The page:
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ANF05. Fathers of the Third Century: Hippolytus, Cyprian, Caius, Novatian, Appendix
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Chapter XII.—The Docetæ.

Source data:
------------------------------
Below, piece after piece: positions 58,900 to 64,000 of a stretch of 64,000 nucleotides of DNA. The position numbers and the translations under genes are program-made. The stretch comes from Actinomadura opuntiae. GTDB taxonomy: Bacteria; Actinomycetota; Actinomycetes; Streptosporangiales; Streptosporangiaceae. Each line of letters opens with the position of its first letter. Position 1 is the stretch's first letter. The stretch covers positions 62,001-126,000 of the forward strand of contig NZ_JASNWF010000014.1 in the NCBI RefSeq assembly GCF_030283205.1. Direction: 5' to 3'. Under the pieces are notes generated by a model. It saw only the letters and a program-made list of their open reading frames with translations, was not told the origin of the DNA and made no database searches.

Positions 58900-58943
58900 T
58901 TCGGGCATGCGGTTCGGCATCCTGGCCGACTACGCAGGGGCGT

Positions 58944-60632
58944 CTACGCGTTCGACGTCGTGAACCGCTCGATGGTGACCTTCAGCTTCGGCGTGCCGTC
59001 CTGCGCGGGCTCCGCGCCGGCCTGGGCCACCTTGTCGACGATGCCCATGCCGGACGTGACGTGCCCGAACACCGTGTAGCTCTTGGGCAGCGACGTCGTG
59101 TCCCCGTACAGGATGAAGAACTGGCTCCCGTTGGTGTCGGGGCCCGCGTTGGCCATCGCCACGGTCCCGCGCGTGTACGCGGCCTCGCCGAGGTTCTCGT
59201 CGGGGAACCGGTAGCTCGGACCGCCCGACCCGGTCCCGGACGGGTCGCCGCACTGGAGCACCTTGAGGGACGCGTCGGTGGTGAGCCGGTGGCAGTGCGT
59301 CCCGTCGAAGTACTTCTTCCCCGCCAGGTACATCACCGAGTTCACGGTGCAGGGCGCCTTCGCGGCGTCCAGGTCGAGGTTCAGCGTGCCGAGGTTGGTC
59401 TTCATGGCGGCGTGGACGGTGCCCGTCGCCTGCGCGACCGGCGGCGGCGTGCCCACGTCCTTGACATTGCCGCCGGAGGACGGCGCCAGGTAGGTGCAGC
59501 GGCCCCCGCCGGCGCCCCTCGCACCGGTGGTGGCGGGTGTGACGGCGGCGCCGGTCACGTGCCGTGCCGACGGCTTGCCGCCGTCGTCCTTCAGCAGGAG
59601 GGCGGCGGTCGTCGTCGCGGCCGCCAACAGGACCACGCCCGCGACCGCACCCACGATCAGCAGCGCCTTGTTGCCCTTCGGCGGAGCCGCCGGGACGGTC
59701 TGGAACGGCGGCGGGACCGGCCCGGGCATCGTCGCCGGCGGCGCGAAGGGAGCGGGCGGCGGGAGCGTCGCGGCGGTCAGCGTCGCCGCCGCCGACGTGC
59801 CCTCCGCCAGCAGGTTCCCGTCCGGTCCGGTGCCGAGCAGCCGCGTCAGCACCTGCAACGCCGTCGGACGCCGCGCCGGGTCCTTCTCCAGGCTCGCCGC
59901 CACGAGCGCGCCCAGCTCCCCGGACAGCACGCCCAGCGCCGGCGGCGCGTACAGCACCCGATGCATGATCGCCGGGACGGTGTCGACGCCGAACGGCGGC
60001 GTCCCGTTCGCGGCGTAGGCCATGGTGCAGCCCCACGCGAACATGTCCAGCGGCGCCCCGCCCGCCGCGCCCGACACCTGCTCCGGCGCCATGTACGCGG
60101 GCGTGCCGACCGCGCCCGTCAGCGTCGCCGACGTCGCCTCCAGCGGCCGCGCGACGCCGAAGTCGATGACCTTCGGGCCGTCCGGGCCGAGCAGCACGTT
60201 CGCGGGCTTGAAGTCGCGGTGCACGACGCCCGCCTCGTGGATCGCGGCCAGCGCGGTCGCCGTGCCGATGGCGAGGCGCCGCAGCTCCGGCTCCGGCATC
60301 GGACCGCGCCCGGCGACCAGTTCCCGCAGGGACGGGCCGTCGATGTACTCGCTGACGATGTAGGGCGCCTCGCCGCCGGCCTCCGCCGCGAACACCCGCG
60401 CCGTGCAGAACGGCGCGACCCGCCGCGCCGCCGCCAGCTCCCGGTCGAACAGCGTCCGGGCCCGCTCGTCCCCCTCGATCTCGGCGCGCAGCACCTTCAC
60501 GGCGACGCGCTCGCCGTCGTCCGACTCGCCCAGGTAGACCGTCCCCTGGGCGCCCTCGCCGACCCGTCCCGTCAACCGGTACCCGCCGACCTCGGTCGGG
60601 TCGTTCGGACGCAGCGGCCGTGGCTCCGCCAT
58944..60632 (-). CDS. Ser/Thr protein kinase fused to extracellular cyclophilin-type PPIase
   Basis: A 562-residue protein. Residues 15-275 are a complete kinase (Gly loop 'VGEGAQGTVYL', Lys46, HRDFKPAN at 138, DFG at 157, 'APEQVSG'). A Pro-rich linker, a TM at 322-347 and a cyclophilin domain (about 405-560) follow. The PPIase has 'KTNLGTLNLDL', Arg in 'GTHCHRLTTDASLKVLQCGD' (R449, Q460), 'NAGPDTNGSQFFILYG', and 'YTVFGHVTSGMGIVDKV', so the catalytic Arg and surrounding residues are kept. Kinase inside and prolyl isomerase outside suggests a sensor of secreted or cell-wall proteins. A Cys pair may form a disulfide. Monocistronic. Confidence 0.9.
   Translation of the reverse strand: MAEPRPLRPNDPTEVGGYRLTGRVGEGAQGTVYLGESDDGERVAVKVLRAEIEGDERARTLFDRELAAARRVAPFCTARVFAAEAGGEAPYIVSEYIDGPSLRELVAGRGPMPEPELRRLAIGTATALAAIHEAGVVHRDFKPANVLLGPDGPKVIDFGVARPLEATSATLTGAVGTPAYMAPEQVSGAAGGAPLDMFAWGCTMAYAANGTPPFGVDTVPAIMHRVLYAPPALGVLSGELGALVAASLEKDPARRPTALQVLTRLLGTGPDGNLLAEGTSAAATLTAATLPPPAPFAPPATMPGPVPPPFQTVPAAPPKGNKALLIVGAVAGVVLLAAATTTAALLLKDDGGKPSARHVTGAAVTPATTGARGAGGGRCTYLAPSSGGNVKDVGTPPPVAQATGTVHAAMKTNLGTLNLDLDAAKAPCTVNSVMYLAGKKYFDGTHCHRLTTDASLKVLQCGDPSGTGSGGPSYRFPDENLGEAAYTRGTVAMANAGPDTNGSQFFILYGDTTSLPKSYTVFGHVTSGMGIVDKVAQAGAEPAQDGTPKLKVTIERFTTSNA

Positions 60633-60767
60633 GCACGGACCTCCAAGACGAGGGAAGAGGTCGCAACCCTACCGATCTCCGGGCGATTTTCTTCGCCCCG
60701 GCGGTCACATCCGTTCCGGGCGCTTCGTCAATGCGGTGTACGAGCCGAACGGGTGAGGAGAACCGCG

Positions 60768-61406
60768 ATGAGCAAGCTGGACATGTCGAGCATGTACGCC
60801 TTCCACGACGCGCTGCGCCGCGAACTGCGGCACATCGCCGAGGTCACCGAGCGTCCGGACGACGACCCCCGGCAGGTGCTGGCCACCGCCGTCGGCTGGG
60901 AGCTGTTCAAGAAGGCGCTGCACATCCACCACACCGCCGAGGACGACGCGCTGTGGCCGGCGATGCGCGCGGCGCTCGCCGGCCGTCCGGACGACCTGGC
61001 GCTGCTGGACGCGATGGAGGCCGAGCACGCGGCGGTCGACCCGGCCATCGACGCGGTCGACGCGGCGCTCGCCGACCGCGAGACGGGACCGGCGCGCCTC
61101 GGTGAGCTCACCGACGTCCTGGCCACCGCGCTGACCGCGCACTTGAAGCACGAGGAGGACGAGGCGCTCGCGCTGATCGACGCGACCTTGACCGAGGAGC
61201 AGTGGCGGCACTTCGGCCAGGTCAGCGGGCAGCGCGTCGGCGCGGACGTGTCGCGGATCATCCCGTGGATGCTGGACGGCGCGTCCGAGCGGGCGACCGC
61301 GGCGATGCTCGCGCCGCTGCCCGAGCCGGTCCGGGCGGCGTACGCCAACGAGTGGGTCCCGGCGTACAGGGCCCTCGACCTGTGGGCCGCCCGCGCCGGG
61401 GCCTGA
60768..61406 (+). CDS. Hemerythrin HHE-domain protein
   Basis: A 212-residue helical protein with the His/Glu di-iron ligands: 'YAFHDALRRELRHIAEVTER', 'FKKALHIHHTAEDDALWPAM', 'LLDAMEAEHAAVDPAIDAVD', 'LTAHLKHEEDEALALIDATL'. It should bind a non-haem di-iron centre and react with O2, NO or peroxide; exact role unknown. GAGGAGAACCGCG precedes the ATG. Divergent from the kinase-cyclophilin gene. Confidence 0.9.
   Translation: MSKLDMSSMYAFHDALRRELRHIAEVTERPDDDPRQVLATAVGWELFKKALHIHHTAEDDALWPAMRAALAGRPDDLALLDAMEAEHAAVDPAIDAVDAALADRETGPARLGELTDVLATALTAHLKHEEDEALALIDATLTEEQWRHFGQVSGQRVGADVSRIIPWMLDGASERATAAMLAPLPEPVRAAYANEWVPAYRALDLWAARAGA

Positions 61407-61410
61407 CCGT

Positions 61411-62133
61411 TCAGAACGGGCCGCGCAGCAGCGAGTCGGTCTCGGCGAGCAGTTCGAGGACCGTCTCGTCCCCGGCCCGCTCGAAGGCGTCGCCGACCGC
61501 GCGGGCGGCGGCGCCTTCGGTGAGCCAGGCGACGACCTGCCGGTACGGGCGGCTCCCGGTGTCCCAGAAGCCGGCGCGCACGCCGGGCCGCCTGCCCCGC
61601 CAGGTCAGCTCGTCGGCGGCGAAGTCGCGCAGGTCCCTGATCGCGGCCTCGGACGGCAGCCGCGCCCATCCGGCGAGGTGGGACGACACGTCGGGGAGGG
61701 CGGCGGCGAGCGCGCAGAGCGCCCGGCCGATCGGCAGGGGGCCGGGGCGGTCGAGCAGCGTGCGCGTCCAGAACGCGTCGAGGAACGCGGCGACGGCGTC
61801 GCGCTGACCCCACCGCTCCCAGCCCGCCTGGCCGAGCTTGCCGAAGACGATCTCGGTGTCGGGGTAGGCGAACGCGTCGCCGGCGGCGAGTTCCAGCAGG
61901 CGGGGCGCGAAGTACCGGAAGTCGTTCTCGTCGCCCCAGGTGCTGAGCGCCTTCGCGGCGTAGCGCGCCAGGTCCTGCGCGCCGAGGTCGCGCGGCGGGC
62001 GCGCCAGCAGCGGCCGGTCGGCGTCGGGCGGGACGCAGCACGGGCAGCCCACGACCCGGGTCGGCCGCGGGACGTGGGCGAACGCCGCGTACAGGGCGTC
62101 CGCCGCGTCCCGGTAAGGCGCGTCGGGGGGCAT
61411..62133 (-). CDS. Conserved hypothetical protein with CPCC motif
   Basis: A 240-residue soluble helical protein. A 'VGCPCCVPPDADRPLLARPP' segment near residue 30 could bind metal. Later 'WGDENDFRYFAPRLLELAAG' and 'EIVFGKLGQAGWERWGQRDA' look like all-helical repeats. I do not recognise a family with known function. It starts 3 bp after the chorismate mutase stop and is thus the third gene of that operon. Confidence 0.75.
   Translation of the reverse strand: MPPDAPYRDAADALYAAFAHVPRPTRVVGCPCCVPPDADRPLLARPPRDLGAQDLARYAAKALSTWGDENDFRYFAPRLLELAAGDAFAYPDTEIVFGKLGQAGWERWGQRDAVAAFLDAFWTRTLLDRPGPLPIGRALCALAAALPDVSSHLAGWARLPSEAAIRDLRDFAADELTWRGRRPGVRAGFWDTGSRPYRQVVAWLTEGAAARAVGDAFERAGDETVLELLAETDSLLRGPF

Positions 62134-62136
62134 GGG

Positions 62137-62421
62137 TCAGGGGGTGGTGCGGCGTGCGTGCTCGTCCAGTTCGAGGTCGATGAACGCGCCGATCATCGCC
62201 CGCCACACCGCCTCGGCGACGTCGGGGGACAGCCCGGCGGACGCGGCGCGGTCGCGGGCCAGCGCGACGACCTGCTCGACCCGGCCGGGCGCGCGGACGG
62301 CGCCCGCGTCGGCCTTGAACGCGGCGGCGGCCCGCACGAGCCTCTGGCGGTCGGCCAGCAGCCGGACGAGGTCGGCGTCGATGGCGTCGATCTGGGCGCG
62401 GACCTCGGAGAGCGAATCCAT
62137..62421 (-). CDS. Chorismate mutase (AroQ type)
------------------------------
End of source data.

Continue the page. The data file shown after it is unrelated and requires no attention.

Now the Docetæ advance assertions of this description: that the primal Deity is as a seed of the fig-tree; and that from this proceeded three Æons as the stem, and the leaves and the fruit; and that these projected thirty Æons, each (of them) ten; and that they were all united in decades, but differed only in positions, as some were before others. And (the Docetæ assert) that infinite Æons were indefinitely projected, and that all these were hermaphrodites. And (they say) that these Æons formed a design of simultaneously going together into one Æon, and that from this the intermediate Æon and from the Virgin Mary they begot a Saviour of all. And this Redeemer was like in every respect to the first seed of the fig-tree, but inferior in this respect, from the fact of His having been begotten; for the seed whence the fig-tree springs is unbegotten. This, then, was the great light of the Æons—it was entirely radiance—which receives no adornment, and comprises in itself the forms of all animals. And the Docetæ maintain that this light, on proceeding into the underlying chaos, afforded a cause (of existence) to the things that were produced, and those actually existing, and that on coming down from above it impressed on chaos beneath the forms of everlasting species. For the third Æon, which had tripled itself, when he perceives that all his characteristic attributes were forcibly drawn off into the nether darkness, and not being ignorant both of the terror of darkness and the simplicity of light, proceeded to create heaven; and after having rendered firm what intervened, He separated the darkness from the light. As all the species of the third Æon were, he says, overcome by the darkness, the figure even of this Æon became a living fire, having been generated by light. And from this (source), they allege, was generated the Great Archon, regarding whom Moses converses, saying that He is a fiery Deity and Demiurge, who also continually alters the forms of all (Æons) into bodies. And the (Docetæ) allege that these are the souls for whose sake the Saviour was begotten, and that He points out the way through which the souls will escape that are (now) overpowered (by darkness). And (the Docetæ maintain) that Jesus arrayed Himself in that only-begotten power, and that for this reason He could not be seen by any, on account of the excessive magnitude of His glory. And they say that all the occurrences took place with Him as it has been written in the Gospels.

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